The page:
“Carryover” allows an institution with a small excess or deficiency of reserves in one period to use it or make it up in the following maintenance period.  In turn, the payment of interest on reserves is delayed by at least one maintenance period, because the subsequent maintenance period must be completed to account for the potential use of carryover.

    The Fed proposes creating similar flexibility by establishing a “band” of either a percentage or a dollar amount around each depository institution’s reserve requirement. If the depository institution maintained balances that were below the requirement, but still within the band, the depository institution would not be deemed to be deficient. Similarly, if a depository institution held balances that were above the requirement, but still within the band, it would not be deemed to be in an excess position. Only balances that fell outside of the band would be considered either deficiencies or excesses. Such an approach would be more straightforward and would allow interest payments to be accelerated.

    The Fed proposes to implement a penalty-free band around reserve balance requirements no earlier than the third quarter of 2012.

Eliminate “As-Of Adjustments”

“As-of adjustments” are issued by the Fed to neutralize the effect of a transaction-processing or deposit-reporting error on a depository institution's reserve position. In an environment where the Federal Reserve is regularly making interest payments on reserve balances, replacing transaction-based as-of adjustments with some form of direct compensation seems beneficial to depository institutions and the Federal Reserve. Depending on the correction that is needed, either a credit or a debit would be made to the depository institution’s account. This change would allow the Federal Reserve to remedy transaction errors more quickly and would result in reduced administrative burden. For these reasons, the Federal Reserve proposes to eliminate transaction-based as-of adjustments and replace them with direct compensation. As-of adjustments that result from deposit revisions would be eliminated.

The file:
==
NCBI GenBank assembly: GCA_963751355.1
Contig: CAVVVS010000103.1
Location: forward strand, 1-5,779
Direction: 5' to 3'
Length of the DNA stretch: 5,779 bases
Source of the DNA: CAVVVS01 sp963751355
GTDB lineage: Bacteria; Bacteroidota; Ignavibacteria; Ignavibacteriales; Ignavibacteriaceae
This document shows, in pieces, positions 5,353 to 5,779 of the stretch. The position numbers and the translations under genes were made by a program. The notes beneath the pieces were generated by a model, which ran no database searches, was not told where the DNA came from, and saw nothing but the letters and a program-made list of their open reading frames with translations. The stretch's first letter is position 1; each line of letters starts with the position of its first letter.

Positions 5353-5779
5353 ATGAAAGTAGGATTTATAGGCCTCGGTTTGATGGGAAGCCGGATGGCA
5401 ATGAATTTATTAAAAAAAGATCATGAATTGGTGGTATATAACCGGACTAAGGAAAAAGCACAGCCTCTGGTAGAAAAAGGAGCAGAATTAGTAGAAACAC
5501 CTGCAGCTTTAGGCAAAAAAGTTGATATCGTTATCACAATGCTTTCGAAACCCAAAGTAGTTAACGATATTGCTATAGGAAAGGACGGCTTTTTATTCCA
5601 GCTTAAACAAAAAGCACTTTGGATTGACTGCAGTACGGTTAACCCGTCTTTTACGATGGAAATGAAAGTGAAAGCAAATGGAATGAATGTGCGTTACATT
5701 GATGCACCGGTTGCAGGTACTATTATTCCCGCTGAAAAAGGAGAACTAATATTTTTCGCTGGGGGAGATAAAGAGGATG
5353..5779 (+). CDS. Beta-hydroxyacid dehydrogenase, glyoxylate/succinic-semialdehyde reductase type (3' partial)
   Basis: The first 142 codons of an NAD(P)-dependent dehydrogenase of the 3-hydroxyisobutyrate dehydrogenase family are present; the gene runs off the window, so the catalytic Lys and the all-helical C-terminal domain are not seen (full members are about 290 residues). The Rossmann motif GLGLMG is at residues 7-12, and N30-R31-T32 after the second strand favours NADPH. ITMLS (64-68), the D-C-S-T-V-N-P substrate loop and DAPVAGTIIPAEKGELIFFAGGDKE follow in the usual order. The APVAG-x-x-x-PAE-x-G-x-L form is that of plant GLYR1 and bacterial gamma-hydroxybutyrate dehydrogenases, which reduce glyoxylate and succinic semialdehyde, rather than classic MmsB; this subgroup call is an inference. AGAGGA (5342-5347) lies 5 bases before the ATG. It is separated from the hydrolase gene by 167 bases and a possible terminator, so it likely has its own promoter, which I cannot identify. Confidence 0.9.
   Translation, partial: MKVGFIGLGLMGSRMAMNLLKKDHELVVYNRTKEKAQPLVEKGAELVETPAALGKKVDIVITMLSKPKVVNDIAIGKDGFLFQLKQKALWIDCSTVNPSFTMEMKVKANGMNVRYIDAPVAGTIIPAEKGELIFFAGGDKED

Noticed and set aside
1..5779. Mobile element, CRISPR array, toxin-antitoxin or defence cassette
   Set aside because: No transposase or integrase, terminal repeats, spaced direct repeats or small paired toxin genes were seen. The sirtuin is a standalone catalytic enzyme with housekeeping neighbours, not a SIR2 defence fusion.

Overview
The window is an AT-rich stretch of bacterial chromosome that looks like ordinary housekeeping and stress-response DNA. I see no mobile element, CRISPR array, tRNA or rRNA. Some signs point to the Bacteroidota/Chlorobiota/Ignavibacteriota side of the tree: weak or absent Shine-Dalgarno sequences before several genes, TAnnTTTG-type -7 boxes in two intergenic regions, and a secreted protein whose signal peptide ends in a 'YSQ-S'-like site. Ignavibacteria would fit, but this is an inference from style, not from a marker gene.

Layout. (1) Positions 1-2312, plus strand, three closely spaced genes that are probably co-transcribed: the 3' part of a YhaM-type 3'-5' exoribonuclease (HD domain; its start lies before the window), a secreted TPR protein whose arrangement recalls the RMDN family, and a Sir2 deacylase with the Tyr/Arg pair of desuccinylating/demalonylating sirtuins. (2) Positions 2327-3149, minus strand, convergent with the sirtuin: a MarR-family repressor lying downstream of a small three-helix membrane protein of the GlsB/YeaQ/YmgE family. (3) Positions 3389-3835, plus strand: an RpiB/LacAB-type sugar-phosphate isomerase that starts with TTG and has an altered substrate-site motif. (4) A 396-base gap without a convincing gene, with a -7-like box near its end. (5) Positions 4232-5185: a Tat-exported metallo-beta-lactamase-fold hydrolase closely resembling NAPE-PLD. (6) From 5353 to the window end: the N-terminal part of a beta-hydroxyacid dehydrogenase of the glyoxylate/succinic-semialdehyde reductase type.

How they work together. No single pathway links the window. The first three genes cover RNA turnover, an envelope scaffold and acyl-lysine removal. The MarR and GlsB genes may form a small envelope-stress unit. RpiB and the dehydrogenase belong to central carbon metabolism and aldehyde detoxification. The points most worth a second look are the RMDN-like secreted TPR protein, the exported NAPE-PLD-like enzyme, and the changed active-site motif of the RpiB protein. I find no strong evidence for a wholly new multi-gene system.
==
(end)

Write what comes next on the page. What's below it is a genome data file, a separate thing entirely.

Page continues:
The Fed proposes to eliminate the use of as-of adjustments no earlier than the first quarter of 2012.

Bottom Line

The Board of Governors has requested comments on these simplifications by December 19, 2011. Should the modifications be implemented, the cost and burden on depository institutions and on the Fed should decrease. Additionally, the simplifications will allow the Fed to modernize the infrastructure that supports reserve administration without compromising the role that reserve requirements play in the conduct of monetary policy.

*Richard Roberts is an officer in the Research and Statistics Group of the Federal Reserve Bank of New York.

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The views expressed in this blog are those of the author(s) and do not necessarily reflect the position of the Federal Reserve Bank of New York or the Federal Reserve System. Any errors or omissions are the responsibility of the author(s).